At UC River­side, black stu­dents nar­row the achieve­ment gap

Lodi News-Sentinel - - Local/State - By Teresa Watan­abe

LOS AN­GE­LES — The grad­u­ates wore tra­di­tional caps and gowns, but they didn’t sit qui­etly await­ing their diplo­mas or form a solemn pro­ces­sional to the strains of “Pomp and Cir­cum­stance.”

They strut­ted, show­cas­ing dance moves to a rap beat. They cheered Nige­rian and Abyssinian dance troupes. They got to their feet for a rous­ing spo­ken word per­for­mance. They whooped as speaker af­ter speaker re­minded them of what they’d just ac­com­plished.

“The statis­tics were against you, but you pre­vailed and I am so, so proud of you,” Sha­ree Hughes of the school’s African Stu­dent Pro­grams told them.

The 76 par­tic­i­pants in the re­cent Black Grad­u­a­tion cer­e­mony at the Univer­sity of Cal­i­for­nia, River­side ex­em­pli­fied a strik­ing achieve­ment: The cam­pus has one of the small­est ra­cial achieve­ment gaps in the na­tion. African-Amer­i­cans at River­side grad­u­ate at rates sim­i­lar to that of whites and Lati­nos and just be­low Asian-Amer­i­cans.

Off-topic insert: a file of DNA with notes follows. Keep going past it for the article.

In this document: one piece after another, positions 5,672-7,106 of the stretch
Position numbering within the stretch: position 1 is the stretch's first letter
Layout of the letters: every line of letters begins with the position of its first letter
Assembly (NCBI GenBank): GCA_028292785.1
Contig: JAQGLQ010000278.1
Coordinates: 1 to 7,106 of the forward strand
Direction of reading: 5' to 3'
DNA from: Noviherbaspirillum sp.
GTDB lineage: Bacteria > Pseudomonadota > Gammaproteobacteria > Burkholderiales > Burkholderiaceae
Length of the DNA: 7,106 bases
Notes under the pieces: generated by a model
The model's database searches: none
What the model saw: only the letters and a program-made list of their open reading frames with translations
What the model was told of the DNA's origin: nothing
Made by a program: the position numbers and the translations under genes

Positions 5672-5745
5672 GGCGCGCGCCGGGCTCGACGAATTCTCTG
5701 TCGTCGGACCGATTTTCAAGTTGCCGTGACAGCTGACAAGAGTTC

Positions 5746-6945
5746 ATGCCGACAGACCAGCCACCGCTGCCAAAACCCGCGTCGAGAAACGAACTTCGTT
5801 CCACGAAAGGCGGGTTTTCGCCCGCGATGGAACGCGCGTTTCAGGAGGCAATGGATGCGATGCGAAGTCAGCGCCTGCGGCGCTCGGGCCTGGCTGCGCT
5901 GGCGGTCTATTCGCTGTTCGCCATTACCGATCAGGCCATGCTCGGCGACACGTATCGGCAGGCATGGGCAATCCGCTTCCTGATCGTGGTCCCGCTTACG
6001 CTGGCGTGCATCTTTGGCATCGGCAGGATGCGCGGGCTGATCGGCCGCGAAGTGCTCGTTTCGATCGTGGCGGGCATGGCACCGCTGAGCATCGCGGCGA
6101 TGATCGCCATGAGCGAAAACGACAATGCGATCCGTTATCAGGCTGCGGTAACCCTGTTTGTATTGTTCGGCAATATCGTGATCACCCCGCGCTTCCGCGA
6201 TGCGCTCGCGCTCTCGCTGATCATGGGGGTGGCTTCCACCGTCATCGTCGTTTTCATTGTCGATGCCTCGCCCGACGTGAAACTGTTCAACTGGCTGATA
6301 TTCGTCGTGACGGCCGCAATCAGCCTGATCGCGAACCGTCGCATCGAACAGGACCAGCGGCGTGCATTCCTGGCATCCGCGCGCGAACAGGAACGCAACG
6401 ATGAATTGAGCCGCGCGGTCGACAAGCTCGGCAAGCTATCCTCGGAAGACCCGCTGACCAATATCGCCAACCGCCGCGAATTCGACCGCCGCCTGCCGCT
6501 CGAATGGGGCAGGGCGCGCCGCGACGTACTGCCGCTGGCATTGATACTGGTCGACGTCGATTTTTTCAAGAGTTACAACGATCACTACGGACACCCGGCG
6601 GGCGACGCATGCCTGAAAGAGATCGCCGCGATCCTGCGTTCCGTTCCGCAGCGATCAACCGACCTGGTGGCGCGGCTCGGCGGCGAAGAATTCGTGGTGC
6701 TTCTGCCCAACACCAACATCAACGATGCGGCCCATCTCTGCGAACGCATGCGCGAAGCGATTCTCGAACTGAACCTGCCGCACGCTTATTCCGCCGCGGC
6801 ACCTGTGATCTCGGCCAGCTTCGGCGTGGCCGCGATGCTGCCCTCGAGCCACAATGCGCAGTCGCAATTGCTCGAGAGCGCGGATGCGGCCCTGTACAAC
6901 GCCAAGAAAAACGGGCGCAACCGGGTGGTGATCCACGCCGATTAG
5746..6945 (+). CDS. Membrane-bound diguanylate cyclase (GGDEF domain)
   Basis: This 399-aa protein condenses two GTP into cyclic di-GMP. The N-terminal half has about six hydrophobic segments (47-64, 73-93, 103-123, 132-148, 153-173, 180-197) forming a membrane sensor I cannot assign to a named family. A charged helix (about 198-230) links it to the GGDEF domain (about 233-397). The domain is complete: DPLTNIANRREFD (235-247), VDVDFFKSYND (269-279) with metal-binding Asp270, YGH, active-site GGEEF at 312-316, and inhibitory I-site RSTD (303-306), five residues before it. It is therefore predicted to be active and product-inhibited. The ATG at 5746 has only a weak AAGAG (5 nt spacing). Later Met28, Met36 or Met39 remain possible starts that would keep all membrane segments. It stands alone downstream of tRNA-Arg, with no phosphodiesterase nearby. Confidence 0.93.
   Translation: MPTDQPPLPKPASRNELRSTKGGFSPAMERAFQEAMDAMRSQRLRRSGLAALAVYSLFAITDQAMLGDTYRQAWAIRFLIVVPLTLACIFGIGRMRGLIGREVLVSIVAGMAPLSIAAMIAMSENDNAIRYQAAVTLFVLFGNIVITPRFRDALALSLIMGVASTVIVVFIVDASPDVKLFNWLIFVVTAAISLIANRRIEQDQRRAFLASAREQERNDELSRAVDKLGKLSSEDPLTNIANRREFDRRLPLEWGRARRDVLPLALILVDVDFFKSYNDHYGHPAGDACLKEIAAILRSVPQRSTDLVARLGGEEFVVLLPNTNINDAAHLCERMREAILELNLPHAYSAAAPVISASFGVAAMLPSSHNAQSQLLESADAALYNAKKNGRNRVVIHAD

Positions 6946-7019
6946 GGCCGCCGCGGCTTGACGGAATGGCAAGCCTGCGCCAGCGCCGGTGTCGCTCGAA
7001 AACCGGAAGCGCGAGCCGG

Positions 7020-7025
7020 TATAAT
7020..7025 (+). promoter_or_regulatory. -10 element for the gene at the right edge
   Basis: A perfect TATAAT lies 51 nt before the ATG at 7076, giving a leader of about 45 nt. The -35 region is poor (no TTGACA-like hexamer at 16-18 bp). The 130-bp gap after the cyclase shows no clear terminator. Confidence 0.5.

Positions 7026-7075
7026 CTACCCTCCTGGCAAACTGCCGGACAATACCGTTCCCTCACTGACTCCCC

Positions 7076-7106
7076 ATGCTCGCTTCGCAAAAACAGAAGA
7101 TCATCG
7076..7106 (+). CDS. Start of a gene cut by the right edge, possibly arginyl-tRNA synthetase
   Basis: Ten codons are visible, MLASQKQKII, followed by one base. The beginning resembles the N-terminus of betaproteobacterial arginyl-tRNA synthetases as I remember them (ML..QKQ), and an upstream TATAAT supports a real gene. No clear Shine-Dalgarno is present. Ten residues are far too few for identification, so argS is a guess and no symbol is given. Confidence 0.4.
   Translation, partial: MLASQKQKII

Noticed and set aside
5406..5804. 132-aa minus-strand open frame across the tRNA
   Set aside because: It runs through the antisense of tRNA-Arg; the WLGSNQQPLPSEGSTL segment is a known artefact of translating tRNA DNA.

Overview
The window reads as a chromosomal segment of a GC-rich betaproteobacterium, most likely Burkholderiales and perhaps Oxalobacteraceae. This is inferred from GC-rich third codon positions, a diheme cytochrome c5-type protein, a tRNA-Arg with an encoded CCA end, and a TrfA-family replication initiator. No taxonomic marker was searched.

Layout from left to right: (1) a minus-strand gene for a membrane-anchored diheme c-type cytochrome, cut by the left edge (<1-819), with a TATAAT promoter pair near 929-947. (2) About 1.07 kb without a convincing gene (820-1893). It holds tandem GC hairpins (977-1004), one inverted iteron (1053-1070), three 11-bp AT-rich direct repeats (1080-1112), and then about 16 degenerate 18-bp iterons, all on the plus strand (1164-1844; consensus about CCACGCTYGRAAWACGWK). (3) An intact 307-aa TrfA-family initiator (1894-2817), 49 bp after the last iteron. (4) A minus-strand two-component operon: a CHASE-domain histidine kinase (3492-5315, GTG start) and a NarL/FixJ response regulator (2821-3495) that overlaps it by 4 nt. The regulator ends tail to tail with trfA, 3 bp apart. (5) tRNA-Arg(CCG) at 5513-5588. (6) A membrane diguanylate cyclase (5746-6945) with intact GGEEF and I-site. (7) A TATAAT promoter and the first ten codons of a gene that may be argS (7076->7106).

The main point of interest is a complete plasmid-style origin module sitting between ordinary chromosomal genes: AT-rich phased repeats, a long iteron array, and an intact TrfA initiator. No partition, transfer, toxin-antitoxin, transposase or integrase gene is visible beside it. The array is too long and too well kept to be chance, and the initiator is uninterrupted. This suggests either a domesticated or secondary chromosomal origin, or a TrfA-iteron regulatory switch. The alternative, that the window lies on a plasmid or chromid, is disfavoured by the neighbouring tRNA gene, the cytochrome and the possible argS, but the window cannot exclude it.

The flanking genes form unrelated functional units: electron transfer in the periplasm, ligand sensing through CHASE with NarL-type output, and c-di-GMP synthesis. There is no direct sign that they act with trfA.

The six-year grad­u­a­tion rate in 2015 for stu­dents who started and fin­ished at UC River­side was 73 per­cent for blacks, 71 per­cent for whites, 69 per­cent for Lati­nos and 77 per­cent for Asian-Amer­i­cans, ac­cord­ing to cam­pus data.

Other UC cam­puses have higher black grad­u­a­tion rates. But in a study this year of 676 public and pri­vate cam­puses, UC River­side ranked first in Cal­i­for­nia and sixth in the na­tion in out­per­form­ing uni­ver­si­ties with sim­i­lar stu­dent pop­u­la­tions. The Ed­u­ca­tion Trust, a Wash­ing­ton, D.C.based non­profit, said UC River­side showed con­sis­tent suc­cess, with a 69.5 per­cent grad­u­a­tion rate av­er­aged over three years (2012-2014), com­pared with an av­er­age of 48.4 per­cent at com­pa­ra­ble uni­ver­si­ties, such as the Univer­sity of Illi­nois at Chicago, the Univer­sity of North Carolina and Vir­ginia Com­mon­wealth Univer­sity.

The Univer­sity of Illi­nois at Chicago, the study noted, ac­cepted sim­i­lar stu­dents and more African-Amer­i­cans. But the black grad­u­a­tion rate at the Illi­nois cam­pus was about 30 per­cent­age points lower than River­side’s, and the gap be­tween black and white stu­dents in grad­u­at­ing from the school was nearly 20 per­cent­age points higher.

“Their per­for­mance is amaz­ing,” said The Ed­u­ca­tion Trust’s An­drew H. Ni­chols, the study’s co-au­thor. “Other univer­sity pres­i­dents and provosts should look to River­side to see what they’re do­ing to pro­mote such suc­cess.”


Ken­neth Si­mons is a Di­rec­tor of African Stu­dent Pro­grams at Univer­sity of Cal­i­for­nia River­side.

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